Between land and sea

Between land and sea, I did it!

When fear becomes phobic, it takes control of its carrier. Unfortunately, I have suffered from extreme fears of heights and water most of my life. I did have two encounters with near-drowning. I never fell out of the sky or anything, but merely standing in a kitchen chair gives me cause to feel a nosebleed coming on.

Granted, that does not account for the manner I go completely nuts whenever I see a cockroach (I’ve been known to climb furniture to escape their deadly attack) or snakes (Anything with venomous fangs cocked, loaded and ready to fire that can leap faster and farther than I can run away can’t be good!). I’ve developed a bucket list of sorts, and realized many of those desires and experiences can’t take place if I am not willing to climb aboard a jet. I hear they have not erected a bridge from Florida’s east coast to Europe – yet. Maybe my bucket of phobias to confront is fuller than I realized.

Certain phobias through the years have had strong negative impact on my emotional wellbeing. Many years ago I developed a terrible fear of driving over bridges. Perhaps it was the whole combination of heights and water. It was not really a big problem until, many years ago, I watched a breaking news report when a barge was driven into our largest local bridge, the Sunshine Skyway, and many in vehicles, including a tour bus, plummeted to their death. I mean, how safe was a bridge if it could be bumped and broken so easily? Well, living in Florida, beaches are everywhere. Only problem is, I live in central Florida, so that means there’s a pretty good chance a bridge or two will be involved.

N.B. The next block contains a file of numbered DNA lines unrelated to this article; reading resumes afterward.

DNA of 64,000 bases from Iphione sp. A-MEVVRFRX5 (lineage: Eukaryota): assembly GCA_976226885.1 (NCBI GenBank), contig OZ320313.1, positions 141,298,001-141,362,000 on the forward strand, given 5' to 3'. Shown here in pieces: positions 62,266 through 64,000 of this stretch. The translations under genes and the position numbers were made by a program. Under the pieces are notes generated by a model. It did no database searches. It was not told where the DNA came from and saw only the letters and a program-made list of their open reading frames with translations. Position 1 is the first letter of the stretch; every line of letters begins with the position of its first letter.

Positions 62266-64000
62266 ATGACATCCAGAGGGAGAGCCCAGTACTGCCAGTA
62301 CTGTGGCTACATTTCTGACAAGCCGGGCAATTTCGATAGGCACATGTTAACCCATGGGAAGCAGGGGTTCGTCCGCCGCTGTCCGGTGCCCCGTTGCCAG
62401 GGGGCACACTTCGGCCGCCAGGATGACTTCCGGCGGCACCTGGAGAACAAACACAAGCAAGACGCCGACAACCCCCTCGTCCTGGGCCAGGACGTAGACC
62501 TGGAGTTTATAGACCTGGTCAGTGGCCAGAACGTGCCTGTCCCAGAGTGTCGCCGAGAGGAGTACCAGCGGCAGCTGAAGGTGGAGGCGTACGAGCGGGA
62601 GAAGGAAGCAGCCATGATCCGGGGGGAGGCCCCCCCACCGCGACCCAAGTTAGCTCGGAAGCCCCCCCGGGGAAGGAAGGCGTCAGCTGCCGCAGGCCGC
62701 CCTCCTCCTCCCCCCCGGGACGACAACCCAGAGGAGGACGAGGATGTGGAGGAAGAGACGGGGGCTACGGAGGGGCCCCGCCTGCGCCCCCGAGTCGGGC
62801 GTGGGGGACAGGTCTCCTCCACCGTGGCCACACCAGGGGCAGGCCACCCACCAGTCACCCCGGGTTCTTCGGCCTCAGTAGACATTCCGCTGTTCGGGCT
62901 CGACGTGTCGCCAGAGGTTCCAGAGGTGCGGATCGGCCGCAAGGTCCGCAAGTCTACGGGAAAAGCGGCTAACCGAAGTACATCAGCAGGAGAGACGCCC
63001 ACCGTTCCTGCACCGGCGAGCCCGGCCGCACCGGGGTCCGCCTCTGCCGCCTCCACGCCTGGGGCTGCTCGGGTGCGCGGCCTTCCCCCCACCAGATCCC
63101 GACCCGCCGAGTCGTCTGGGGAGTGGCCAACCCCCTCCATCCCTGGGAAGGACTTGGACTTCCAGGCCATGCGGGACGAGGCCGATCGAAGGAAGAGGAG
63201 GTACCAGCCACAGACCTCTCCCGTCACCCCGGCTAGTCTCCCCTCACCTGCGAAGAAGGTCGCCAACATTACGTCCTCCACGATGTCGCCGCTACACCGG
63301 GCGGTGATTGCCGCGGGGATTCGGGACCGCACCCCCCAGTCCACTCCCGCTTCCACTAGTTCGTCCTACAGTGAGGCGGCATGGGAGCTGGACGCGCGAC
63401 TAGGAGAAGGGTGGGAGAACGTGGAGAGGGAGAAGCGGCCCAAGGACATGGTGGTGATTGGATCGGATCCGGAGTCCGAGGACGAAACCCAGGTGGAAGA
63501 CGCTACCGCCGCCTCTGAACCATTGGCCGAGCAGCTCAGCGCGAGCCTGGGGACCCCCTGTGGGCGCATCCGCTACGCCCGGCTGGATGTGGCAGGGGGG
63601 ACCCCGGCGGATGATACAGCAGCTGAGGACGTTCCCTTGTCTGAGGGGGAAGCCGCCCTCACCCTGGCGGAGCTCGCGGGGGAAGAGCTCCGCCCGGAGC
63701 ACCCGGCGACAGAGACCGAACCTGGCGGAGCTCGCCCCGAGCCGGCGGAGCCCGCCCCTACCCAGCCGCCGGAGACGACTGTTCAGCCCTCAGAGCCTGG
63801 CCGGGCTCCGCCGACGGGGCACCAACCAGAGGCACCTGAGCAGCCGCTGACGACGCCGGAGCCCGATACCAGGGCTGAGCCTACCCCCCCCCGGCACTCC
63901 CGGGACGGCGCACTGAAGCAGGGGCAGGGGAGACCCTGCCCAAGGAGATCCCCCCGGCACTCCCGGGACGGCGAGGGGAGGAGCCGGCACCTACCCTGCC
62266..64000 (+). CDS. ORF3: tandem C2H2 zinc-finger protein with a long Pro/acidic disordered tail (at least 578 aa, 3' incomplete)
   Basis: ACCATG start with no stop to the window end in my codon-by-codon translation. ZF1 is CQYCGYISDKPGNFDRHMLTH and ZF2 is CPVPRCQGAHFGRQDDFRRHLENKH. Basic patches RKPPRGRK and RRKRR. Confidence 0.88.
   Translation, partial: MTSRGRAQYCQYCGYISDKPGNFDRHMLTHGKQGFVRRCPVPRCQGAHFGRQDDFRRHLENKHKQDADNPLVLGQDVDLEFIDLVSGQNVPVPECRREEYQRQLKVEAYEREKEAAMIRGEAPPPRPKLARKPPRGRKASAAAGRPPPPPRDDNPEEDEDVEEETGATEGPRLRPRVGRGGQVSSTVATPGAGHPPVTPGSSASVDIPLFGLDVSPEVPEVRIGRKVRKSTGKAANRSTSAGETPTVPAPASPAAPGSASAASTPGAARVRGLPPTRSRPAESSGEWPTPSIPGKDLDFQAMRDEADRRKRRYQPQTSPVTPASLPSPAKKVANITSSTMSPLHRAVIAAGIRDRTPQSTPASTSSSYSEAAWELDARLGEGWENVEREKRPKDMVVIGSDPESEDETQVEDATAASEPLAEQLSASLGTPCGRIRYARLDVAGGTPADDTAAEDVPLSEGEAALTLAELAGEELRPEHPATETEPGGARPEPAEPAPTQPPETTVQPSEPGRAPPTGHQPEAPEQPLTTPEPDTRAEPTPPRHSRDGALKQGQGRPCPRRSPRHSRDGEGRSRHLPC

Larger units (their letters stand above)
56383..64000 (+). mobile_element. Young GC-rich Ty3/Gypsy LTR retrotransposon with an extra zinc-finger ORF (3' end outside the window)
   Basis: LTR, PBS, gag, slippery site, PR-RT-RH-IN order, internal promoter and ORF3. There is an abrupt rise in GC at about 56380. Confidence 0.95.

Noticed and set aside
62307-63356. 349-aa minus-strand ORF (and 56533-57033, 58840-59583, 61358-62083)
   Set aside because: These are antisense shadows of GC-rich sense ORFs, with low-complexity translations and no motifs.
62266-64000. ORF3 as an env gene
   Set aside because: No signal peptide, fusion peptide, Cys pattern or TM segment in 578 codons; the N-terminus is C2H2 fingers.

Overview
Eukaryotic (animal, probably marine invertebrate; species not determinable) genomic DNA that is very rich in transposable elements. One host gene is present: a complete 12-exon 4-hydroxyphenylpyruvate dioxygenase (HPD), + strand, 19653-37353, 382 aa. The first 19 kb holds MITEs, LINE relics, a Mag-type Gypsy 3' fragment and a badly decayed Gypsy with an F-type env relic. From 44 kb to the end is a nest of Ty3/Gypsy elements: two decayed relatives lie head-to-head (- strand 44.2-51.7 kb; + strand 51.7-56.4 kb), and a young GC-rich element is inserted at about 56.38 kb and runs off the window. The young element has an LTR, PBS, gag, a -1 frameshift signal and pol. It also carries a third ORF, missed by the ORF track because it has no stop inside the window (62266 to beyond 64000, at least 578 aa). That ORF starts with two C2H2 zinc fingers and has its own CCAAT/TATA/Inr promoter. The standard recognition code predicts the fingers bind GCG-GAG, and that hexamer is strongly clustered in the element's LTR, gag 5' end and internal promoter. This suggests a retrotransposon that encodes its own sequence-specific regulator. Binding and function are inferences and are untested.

When my daughter was in high school, I promised her a trip to the Gulf of Mexico with two of her friends for the Fourth of July weekend. We four women packed up and off we drove. As I approached the teeming metropolis of Tampa (It seemed huge at the time), fear began to set in. I knew water was on the other side, and coming up shortly. Just as I approached the Howard Frankland Bridge (I was still not quite ready to take on the rebuilt Skyway), I stopped, raised my voice and said, “Girls, if you want to get to the beach in one piece, SILENCE! Not a peep till we make it across this bridge!” My daughter knew all too well this phobia and how it affected me, so she strongly encouraged the other two girls to cooperate and play along. I began to pray, out loud, very loud, and white-knuckled it all the way across the bridge. The amazing thing was, on one end of the bridge was fear and anxiety, BUT, when I made it to the other end, there was a huge sigh, I exhaled, extensively, and felt a ton of weight simply vaporize from my shoulders – and emotions. I did it! I made it across, and I did the driving! My desire to give my daughter that special holiday trip to the beach was greater than my fear of driving over that bridge, so I took it on. It has been said, “If you are afraid, then do it afraid, but do it!”

I’ve driven to the Gulf several times since then, and if the slightest bit of apprehension begins to sneak in, I simply say, “I did it once, I can do it again,” and keep right on going.